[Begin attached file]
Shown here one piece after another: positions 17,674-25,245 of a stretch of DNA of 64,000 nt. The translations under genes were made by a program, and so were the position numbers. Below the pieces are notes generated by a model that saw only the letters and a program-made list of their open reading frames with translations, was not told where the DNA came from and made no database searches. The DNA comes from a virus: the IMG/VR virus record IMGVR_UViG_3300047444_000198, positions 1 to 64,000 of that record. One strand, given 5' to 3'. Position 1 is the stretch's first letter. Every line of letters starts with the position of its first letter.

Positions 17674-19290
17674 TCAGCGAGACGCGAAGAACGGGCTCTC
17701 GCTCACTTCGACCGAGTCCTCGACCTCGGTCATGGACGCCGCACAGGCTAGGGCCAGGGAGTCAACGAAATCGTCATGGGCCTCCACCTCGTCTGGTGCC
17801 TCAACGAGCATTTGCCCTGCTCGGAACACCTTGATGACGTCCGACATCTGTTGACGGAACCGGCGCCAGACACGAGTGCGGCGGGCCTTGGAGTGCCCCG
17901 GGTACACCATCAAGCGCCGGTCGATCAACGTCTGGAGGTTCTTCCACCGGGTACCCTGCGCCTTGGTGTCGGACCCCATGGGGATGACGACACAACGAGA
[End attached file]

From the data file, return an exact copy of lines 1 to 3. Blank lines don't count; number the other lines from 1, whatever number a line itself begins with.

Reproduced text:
Shown here one piece after another: positions 17,674-25,245 of a stretch of DNA of 64,000 nt. The translations under genes were made by a program, and so were the position numbers. Below the pieces are notes generated by a model that saw only the letters and a program-made list of their open reading frames with translations, was not told where the DNA came from and made no database searches. The DNA comes from a virus: the IMG/VR virus record IMGVR_UViG_3300047444_000198, positions 1 to 64,000 of that record. One strand, given 5' to 3'. Position 1 is the stretch's first letter. Every line of letters starts with the position of its first letter.

Positions 17674-19290
17674 TCAGCGAGACGCGAAGAACGGGCTCTC